• // the component. If the component was destroyed, of if the
  • // selected ID changed, then the callback no longer makes
  • // sense to call; and, in fact, it can have a detrimental
  • // effect on the user experience if we let it through.
  • if ( $scope.isDestroyed || ( selectedID !== $scope.selectedID ) ) {
  •  
  • console.warn( "Skipping callback due to state change." );
  • return;
  •  
  • }
  •  
  • // If we made it this far, the state is still consistent -
  • // invoke the original callback.
  • return( callback.call( null, response ) );
  •  
  • }
  •  
  • }
  •  
  • }
  •  
  • }
  • );
  •  
  •  
  • // --------------------------------------------------------------------------- //
  • // --------------------------------------------------------------------------- //
  •  
  •  
  • // I provide access to the friend data over simulated network latency.
  • app.factory(
  • "friendService",
  • function friendServiceFactory( $q, $timeout ) {
  •  
  • var friends = [
  • {
  • id: 1,
  • name: "Sarah"
  • },
  • {
  • id: 2,
  • name: "Kim"
  • },
  • {
  • id: 3,
  • name: "Joanna"
  • }
  • ];
  •  
  • // Return the public API.
  • return({
  • getFriends: getFriends,
  • getFriendByID: getFriendByID
  • });
  •  
  •  
  • // ---
  • // PUBLIC METHODS.
  • // ---
  •  
  •  
  • // I get all of the friends. Returns a promise.
  • function getFriends() {
  •  
  • var deferred = $q.defer();
  •  
  • $timeout(
  • function networkLatency() {
  •  
  • deferred.resolve( angular.copy( friends ) );
  •  
  • },
  • 1000,
  • false // $q will handle the digest.
  • );
  •  
  • return( deferred.promise );
  •  
  • }
  •  
  •  
  • // I get the friend with the given ID. Returns a promise.
  • function getFriendByID( id ) {
  •  
  • var deferred = $q.defer();
  •  
  • $timeout(
  • function networkLatency() {
  •  
  • var friend = friends[ id - 1 ];
  •  
  • friend
  • ? deferred.resolve( angular.copy( friend ) )
  • : deferred.reject()
  • ;
  •  
  • },
  • 1000,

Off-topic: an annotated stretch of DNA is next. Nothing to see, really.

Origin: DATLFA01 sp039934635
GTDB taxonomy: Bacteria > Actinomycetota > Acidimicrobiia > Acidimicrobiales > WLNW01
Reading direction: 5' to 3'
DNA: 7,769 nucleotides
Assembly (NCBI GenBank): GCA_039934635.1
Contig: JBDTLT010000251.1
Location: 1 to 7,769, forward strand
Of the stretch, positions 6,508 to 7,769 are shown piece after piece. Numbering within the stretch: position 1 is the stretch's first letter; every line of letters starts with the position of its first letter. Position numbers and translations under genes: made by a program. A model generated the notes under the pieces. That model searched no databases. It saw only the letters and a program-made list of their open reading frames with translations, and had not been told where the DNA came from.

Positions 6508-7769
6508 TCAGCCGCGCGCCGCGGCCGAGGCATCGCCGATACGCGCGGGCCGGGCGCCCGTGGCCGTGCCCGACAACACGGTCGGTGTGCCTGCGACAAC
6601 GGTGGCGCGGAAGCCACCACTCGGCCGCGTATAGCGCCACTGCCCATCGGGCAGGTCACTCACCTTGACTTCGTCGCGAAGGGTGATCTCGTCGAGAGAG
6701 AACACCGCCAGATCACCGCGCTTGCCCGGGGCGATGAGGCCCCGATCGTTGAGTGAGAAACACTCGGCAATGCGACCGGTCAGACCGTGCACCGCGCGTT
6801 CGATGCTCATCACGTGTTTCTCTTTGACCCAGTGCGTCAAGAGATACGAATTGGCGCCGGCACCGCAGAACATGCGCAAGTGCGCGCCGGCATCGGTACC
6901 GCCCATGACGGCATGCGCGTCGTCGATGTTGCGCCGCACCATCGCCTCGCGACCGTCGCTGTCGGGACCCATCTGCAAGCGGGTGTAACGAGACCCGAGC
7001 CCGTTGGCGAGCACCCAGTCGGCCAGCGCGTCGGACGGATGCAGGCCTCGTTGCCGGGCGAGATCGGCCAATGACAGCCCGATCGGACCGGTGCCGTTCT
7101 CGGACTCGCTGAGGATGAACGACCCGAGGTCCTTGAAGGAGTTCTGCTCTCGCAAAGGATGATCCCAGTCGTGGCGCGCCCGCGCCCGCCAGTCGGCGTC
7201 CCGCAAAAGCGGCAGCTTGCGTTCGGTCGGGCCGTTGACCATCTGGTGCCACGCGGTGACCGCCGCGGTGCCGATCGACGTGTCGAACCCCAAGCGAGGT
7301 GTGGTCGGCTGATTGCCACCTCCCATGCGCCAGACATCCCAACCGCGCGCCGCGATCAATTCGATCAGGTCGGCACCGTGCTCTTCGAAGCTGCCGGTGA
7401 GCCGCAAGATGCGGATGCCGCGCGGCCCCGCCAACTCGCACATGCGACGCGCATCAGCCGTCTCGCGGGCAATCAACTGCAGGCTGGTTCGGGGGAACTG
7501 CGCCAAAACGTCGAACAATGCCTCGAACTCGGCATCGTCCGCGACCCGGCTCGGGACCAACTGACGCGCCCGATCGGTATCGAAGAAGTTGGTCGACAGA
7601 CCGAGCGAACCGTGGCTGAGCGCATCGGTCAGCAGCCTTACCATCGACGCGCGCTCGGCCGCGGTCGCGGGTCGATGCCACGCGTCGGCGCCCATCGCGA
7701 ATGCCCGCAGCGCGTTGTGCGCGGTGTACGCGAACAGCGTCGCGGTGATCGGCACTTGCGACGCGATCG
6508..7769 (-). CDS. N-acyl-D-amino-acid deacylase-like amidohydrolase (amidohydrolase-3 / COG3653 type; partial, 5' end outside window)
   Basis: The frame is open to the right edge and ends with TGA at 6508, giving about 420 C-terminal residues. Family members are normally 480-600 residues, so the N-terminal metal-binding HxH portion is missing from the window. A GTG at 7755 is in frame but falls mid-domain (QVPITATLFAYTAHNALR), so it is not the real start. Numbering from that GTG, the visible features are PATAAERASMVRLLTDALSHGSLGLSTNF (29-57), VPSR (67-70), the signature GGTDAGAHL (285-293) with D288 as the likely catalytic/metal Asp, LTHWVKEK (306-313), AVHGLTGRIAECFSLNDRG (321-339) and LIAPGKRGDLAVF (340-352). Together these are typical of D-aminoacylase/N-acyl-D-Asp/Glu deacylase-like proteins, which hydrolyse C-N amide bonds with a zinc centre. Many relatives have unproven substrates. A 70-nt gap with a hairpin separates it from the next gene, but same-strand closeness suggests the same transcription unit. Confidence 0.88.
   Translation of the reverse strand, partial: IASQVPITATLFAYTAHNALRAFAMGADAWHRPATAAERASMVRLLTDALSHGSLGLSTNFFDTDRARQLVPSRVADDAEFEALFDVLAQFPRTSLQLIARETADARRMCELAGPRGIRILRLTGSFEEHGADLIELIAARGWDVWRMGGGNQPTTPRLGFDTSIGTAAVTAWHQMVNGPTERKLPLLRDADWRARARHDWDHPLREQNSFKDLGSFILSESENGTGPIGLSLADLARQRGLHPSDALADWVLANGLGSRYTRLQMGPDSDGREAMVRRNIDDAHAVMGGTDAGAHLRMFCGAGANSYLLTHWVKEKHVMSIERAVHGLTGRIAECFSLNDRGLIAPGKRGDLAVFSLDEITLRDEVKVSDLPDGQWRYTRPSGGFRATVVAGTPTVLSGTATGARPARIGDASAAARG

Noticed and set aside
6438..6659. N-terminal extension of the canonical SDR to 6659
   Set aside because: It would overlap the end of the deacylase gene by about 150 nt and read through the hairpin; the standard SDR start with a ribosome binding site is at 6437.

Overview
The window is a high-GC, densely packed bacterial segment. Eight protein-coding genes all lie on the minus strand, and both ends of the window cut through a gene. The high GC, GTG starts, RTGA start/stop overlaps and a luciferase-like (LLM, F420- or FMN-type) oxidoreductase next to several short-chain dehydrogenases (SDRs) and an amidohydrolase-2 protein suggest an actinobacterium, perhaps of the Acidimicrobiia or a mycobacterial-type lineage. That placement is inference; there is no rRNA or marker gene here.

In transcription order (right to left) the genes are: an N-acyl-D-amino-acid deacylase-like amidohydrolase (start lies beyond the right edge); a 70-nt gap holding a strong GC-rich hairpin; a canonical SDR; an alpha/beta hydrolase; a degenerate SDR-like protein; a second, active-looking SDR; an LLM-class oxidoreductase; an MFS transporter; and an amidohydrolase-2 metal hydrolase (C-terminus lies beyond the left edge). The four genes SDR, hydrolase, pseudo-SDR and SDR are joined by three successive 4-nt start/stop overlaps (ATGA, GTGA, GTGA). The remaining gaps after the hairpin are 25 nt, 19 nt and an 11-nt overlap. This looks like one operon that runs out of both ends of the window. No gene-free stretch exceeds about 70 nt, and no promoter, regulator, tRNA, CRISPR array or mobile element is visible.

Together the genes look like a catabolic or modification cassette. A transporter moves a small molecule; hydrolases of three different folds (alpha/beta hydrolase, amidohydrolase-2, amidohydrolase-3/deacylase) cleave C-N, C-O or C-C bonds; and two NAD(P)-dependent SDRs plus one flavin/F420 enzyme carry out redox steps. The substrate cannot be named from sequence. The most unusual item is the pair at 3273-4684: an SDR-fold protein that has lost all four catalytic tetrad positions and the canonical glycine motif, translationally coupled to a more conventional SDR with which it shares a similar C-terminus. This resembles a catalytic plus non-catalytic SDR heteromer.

• false // $q will handle the digest.
  • );
  •  
  • return( deferred.promise );
  •  
  • }
  •  
  • }
  • );
  •  
  • </script>
  •  
  • </body>
  • </html>

As you can see, inside of the loadRemoteData() call, I am passing my callbacks through the protect() function which, in turn, wraps them in a proxy function before they are provided to the promise. Then, if I click on a number of the links in fast succession, you will see that the proxy function ends up ignoring all but the last one:


 
 
 

 
 Protect callbacks in AngularJS. 
 
 
 

It's not a pretty solution; but, I think it's an elegant solution. And, it is, without a doubt, a problem that does need to be addressed. Just as with canceling your $timeout() callbacks in the $destroy event, you need to ensure that asynchronous requests don't create an unpleasant user experience when the calling context changes prior to resolution.




Reader Comments

I agree that is valid concern. Recently I run into something like this with a custom component that was linked after its parent could be already gone. As there was an HTTP request involved, is more or less the same thing.

On the other hand a more general pattern is needed. What if I have a more complex state than a single value? This is easy I think, perhaps incrementing an ID and attaching to the callback then.

But what if I have more than one than a single origin...like another menu that handles different data. Am I clear?

Reply to this Comment

@André,

I agree that a more general pattern would be good. If you have more than one variable you need to track, you just add it to the lock-in portion of the proxy. For example:

function protect( callback ) {
. . . . var thisOne = $scope.thisOne;
. . . . var thatOne = $scope.thatOne;
. . . . var anotherOne = $scope.anotherOne;
}

... but, it definitely gets tedious.

That said, for the most part, just tracking one or two variables has been sufficient for my use cases. And, in the edge-cases that are significantly more complicated (like a series of AJAX methods that get run in serial)... I sort of just "hope" it doesn't happen :(

Reply to this Comment